The blog NYTPicker, in the course of praising a page one Times story yesterday, turns its critical eye on The Wall Street Journal:

Once upon a time, a great newspaper called The Wall Street Journal (not to be confused with the product currently on sale at your local newsstand) regularly published what it called “Column One” stories — pieces that put social, political and economic trends into human terms. With a combination of global reporting and multiple short profiles, the WSJ gave its readers a uniquely human dimension to a changing American society.

That WSJ is long gone, of course. Its tragically-altered front page now packages news stories and features in a conventional format and reduces stories to bare-bones accounts. The WSJ has all but abandoned its mission to offer unique human-interest journalism on important topics to an audience starved for it.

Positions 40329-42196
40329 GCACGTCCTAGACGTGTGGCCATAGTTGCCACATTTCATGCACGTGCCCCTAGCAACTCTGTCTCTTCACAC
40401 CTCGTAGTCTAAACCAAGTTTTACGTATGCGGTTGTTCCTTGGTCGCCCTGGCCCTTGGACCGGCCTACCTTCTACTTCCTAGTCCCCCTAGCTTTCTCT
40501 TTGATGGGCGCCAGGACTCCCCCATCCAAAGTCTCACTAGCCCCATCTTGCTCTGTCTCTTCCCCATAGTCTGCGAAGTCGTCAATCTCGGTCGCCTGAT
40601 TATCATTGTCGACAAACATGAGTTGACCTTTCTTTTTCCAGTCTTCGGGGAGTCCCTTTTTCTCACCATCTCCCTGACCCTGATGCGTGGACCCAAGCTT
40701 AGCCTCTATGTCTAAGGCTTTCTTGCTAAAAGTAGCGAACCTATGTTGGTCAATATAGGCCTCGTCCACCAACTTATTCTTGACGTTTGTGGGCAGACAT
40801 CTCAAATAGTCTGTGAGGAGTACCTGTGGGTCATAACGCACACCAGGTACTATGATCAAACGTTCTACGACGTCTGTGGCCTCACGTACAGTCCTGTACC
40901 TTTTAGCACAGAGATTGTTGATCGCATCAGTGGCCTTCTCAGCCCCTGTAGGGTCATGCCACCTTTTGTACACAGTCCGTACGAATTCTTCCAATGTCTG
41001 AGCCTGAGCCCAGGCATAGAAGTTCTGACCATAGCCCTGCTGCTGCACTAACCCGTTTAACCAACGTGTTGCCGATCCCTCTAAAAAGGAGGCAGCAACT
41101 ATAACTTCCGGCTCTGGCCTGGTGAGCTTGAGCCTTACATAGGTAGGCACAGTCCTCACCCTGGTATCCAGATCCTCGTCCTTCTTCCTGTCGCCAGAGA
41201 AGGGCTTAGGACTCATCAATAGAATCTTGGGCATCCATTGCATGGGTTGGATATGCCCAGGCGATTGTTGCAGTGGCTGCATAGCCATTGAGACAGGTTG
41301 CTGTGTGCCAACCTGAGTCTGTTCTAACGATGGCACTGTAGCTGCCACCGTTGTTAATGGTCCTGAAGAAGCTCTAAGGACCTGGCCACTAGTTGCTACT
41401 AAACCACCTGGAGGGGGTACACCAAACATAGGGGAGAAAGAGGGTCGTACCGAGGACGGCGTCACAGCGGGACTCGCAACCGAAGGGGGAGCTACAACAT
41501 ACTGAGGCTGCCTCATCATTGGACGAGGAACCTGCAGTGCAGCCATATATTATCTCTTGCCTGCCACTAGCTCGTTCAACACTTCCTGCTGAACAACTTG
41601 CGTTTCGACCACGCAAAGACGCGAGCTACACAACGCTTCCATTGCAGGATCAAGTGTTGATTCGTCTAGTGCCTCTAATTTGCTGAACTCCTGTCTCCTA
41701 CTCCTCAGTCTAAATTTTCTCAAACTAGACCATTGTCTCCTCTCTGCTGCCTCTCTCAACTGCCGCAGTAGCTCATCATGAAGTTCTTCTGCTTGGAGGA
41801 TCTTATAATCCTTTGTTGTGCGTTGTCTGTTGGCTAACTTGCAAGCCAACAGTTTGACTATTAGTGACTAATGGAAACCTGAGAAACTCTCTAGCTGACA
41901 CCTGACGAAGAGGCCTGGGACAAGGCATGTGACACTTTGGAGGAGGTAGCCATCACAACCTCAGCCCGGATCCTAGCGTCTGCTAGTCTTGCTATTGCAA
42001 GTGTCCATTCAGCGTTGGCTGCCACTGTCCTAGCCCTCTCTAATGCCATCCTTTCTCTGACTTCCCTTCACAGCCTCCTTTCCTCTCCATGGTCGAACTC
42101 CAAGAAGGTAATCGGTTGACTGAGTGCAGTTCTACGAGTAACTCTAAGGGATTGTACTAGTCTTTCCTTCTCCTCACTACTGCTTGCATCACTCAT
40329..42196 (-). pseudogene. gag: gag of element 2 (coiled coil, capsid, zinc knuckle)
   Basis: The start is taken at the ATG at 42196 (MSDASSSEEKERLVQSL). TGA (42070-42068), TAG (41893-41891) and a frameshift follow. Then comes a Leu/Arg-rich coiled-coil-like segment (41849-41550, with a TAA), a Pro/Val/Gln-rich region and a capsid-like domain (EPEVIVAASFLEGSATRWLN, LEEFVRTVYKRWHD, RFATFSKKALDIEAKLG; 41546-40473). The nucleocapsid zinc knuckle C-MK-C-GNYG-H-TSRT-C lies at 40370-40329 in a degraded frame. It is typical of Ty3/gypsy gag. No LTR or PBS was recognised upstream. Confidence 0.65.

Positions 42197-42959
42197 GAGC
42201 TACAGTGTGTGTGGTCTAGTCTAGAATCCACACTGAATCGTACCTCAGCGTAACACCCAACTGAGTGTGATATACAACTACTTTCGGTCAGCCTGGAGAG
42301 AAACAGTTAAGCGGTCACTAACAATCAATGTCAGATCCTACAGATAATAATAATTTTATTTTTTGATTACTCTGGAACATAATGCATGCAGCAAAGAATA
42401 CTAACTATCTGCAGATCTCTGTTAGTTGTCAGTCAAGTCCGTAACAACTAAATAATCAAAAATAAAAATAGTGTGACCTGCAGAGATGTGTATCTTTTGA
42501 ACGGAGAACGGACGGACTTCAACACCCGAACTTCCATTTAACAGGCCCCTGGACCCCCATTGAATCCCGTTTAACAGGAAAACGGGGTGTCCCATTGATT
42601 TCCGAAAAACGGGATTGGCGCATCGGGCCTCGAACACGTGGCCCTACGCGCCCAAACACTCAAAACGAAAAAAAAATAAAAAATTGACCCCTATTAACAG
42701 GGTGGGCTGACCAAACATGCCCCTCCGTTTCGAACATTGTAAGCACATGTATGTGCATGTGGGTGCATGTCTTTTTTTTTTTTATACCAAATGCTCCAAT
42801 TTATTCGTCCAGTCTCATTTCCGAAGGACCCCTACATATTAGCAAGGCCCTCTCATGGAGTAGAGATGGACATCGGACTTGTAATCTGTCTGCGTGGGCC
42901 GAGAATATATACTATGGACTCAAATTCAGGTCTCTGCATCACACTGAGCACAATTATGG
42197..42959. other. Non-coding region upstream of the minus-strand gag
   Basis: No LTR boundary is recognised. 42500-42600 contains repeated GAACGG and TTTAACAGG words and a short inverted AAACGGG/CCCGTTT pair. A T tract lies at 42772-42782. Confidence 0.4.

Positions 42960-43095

Ouch. And aside from mislabeling them “Column One”—they’re actually called leders and A-heds—all true.

NYTPicker puts this better than The Audit has, and believe me, we’ve tried.

The changes at the paper deserve a far closer look. And it would be great to see more, that is to say, some, on-the-record comments from alumni other than those employed by CJR.

Consider this a call for submissions, whether on-the-record or anonymous.

If you'd like to help CJR and win a chance at one of 10 free print subscriptions, take a brief survey for us here.

Ryan Chittum is a former Wall Street Journal reporter, and deputy editor of The Audit, CJR's business section. If you see notable business journalism, give him a heads-up at rc2538@columbia.edu. Follow him on Twitter at @ryanchittum.